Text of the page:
A children’s book from the popular “Captain Underpants” series will be removed from library and book store shelves after Scholastic announced it was withdrawing it from publication because it “perpetuates passive racism”.
The book, titled “The Adventures of Ook and Gluk” by Dav Pilkey, “follows about a pair of friends who travel from 500,001 B.C. to 2222, where they meet a martial arts instructor who teaches them kung fu and they learn principles found in Chinese philosophy,” according to Breitbart.
In a statement on YouTube, Pilkey wrote that the book was “intended to showcase diversity, equality and non-violent conflict resolution.”
“But this week it was brought to my attention that this book also contains harmful racial stereotypes and passively racist imagery. I wanted to take this opportunity to publicly apologize for this. It was and is wrong and harmful to my Asian readers, friends and family, and to all Asian people,” the statement continued.
“I hope that you, my readers, will forgive me, and learn from my mistake that even unintentional and passive stereotypes and racism are harmful to everyone,” he wrote.
Scholastic released a statement last week, stating that it had the “full support” of Pikley in its decision to stop the distribution of the book.
“Together, we recognize that this book perpetuates passive racism,” the statement said.
‘We are deeply sorry for this serious mistake. Scholastic has removed the book from our websites, stopped fulfillment of any orders (domestically or abroad), contacted our retail partners to explain why this book is no longer available, and sought a return of all inventory.”
For the full report, click HERE.
‘Oh, the Places You Won’t Go.’ Six Dr. Seuss Books Canceled for Racist Imagery
Six books from the iconic Dr. Seuss series of children’s books will “stop being published because of racist and insensitive imagery, the business that preserves and protects the author’s legacy said Tuesday,” reported by the Associated Press. Dr. Seuss Enterprises told the AP in a statement, “these books portray people in ways that are hurtful and wrong.”
“Ceasing sales of these books is only part of our commitment and our broader plan to ensure Dr. Seuss enterprises’ catalog represents and supports all communities and families,” said the statement. Books on the chopping block are “And to Think That I Saw It on Mulberry Street,” “If I Ran the Zoo,” “McElligot’s Pool,” “On Beyond Zebra!,” “Scrambled Eggs Super!,” and “The Cat’s Quizzer.”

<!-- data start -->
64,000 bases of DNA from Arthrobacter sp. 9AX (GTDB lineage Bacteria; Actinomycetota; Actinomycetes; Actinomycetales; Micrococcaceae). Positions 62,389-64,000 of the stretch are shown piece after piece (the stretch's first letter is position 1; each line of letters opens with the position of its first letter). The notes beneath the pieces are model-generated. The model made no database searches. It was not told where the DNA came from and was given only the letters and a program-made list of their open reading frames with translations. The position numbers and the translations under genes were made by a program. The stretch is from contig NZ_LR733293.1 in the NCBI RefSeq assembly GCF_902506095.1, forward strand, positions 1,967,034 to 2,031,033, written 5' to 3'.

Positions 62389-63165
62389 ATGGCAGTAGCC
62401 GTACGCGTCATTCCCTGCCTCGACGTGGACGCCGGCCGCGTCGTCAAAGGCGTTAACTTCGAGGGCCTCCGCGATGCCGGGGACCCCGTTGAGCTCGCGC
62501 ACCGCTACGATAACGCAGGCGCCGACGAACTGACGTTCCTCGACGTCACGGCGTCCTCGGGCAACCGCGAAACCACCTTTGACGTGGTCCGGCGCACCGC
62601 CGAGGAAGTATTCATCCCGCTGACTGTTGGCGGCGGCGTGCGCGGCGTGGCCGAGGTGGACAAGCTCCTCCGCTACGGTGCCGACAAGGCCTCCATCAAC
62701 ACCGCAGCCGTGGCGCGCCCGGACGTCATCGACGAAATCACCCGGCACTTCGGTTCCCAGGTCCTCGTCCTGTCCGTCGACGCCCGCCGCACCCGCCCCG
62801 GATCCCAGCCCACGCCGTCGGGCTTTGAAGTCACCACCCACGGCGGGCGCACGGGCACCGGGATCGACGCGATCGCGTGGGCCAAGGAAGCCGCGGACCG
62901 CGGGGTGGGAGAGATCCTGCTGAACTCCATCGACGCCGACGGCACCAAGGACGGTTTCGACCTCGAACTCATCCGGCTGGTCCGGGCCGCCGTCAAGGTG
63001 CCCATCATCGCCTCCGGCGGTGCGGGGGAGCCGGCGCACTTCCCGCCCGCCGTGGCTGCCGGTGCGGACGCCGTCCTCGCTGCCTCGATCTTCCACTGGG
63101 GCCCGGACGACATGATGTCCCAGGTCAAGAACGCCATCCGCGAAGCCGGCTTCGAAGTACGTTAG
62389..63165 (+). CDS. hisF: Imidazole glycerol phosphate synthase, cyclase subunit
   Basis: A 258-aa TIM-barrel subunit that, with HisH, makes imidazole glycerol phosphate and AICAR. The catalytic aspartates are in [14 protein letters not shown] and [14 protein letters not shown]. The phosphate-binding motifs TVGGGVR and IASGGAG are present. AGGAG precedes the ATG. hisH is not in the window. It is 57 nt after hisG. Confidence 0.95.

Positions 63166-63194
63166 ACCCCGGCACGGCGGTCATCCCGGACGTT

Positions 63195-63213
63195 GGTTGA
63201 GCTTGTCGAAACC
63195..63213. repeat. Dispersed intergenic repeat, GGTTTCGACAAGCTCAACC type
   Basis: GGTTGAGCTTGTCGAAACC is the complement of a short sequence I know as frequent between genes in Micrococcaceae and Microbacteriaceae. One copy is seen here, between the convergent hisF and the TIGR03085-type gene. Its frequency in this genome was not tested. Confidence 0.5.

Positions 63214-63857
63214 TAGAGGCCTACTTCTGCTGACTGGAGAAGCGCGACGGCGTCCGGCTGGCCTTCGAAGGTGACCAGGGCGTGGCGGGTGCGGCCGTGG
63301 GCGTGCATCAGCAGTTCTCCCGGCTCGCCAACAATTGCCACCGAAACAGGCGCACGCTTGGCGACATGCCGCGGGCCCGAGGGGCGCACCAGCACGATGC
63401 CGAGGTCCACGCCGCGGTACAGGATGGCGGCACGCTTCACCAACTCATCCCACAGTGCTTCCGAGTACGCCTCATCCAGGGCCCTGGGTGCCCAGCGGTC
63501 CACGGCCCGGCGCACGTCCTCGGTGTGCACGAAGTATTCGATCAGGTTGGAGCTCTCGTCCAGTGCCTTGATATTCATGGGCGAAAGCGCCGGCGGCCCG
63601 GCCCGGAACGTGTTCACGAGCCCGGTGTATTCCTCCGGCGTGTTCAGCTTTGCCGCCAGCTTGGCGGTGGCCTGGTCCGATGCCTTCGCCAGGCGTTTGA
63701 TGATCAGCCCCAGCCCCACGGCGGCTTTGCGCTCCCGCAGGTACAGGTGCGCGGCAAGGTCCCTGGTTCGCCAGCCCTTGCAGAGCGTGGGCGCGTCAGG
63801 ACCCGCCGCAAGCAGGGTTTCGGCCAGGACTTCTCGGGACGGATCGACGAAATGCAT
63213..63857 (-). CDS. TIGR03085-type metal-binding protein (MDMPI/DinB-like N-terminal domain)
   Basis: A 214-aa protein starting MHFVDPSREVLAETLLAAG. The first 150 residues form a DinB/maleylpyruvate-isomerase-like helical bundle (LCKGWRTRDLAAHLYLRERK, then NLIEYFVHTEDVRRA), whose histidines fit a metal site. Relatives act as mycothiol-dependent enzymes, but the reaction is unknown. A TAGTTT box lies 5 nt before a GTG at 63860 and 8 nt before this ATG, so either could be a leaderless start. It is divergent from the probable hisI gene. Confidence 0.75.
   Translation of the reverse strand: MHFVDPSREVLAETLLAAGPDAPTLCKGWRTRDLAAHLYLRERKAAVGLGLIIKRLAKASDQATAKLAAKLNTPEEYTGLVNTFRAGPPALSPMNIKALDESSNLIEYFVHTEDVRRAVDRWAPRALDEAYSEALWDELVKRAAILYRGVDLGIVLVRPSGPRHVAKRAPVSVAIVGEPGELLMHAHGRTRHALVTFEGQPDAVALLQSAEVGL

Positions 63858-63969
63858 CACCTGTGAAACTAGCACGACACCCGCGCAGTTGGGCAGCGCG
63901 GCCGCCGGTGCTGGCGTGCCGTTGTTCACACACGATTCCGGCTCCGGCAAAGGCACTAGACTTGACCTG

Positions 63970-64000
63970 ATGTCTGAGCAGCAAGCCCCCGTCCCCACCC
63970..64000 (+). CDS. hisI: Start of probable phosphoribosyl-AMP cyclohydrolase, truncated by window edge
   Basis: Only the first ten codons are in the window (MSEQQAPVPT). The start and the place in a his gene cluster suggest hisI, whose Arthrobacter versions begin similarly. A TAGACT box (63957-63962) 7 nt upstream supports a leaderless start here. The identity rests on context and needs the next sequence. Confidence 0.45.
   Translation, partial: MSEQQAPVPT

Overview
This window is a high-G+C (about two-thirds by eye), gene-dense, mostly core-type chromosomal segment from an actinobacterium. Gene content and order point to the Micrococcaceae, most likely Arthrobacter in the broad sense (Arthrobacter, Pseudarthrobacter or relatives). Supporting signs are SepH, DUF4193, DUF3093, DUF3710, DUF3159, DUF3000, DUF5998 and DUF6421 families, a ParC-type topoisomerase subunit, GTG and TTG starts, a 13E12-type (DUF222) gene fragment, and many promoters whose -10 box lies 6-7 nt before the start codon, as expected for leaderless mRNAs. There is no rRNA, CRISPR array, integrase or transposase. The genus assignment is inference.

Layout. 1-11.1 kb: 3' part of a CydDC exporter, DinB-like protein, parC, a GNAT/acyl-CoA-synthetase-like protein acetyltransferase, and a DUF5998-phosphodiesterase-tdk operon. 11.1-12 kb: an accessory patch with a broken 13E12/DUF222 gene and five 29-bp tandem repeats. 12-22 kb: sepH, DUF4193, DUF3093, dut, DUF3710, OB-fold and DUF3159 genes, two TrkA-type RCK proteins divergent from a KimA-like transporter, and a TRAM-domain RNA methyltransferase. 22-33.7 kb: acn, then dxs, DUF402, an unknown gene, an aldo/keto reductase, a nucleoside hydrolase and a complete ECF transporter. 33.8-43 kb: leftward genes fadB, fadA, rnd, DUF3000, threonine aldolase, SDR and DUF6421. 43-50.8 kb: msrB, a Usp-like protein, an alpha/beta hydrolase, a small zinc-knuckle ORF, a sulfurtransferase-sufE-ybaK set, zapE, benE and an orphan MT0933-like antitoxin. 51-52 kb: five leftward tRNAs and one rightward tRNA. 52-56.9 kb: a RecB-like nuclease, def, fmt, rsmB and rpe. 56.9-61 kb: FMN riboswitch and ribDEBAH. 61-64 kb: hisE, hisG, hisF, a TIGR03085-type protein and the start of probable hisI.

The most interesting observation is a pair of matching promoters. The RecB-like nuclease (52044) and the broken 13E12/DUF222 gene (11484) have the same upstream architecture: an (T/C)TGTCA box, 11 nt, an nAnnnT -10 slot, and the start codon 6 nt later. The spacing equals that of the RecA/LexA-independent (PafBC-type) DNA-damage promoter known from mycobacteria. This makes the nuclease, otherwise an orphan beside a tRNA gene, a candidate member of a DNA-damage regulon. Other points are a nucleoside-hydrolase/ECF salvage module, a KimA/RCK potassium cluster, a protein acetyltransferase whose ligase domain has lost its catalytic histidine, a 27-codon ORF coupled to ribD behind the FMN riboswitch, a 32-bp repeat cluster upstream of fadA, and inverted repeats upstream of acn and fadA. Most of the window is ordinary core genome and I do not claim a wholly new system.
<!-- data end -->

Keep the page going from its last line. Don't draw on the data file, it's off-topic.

Dr. Seuss Enterprises said the company’s decision was made last year after they “listened and took feedback from our audiences including teachers, academic and specialists in the field as part of our review process. We then worked with a panel of experts, including educators, to review our catalog of titles.”
In 2017 after first lady Melania Trump donated Dr. Seuss books to a school library in Cambridge, Massachusetts, the school’s librarian criticized the gift saying many of his works were “steeped in racist propaganda caricatures, and harmful stereotypes.”
Arguably one of the most famously well-known and loved Dr. Seuss books is “The Cat in the Hat” which has also come under criticism but the Enterprise says it “will continue to be published for now.” The AP reports how popular Dr. Seuss remains, “earning an estimated $33 million before taxes in 2020, up from just $9.5 million five years ago, the company said.” In 2020 Forbes listed him as the second-highest-paid dead celebrities behind pop star Michael Jackson.
Cancel Culture Continues: Disney+ Removes Peter Pan, Dumbo from Kid’s Profile Accounts
Cancel culture’s latest victims include the films Dumbo, Peter Pan, Swiss Family Robinson and The Aristocats.
The Washington Examiner reports that Disney+ has removed the movies from children’s profile accounts and added warnings for adults due to the portrayal of offensive stereotypes in the films.
Disney says Dumbo was removed because, “The crows and musical number pay homage to racist minstrel shows, where white performers with blackened faces and tattered clothing imitated and ridiculed enslaved Africans on Southern plantations. The leader of the group in Dumbo is Jim Crow, which shares the name of laws that enforced racial segregation in the Southern United States.”
As far as Peter Pan goes, “the film portrays Native people in a stereotypical manner that reflects neither the diversity of Native peoples nor their authentic cultural traditions. It shows them speaking in an unintelligible language and repeatedly refers to them as ‘redskins,’ an offensive term. Peter and the Lost Boys engage in dancing, wearing headdresses and other exaggerated tropes.”
In the Aristocats, “the (Siamese) cat (Shun Gon) is depicted as a racist caricature of East Asian peoples with exaggerated stereotypical traits such as slanted eyes and buck teeth.”
According to the Daily Caller, the warning message that appears before the movies on adult accounts states:
“This program includes negative depictions and/or mistreatment of people or cultures. These stereotypes were wrong then and are wrong now. Rather than remove this content, we want to acknowledge its harmful impact, learn from it and spark conversation to create a more inclusive future together. Disney is committed to creating stories with inspirational and aspirational themes that reflect the rich diversity of the human experience around the globe…”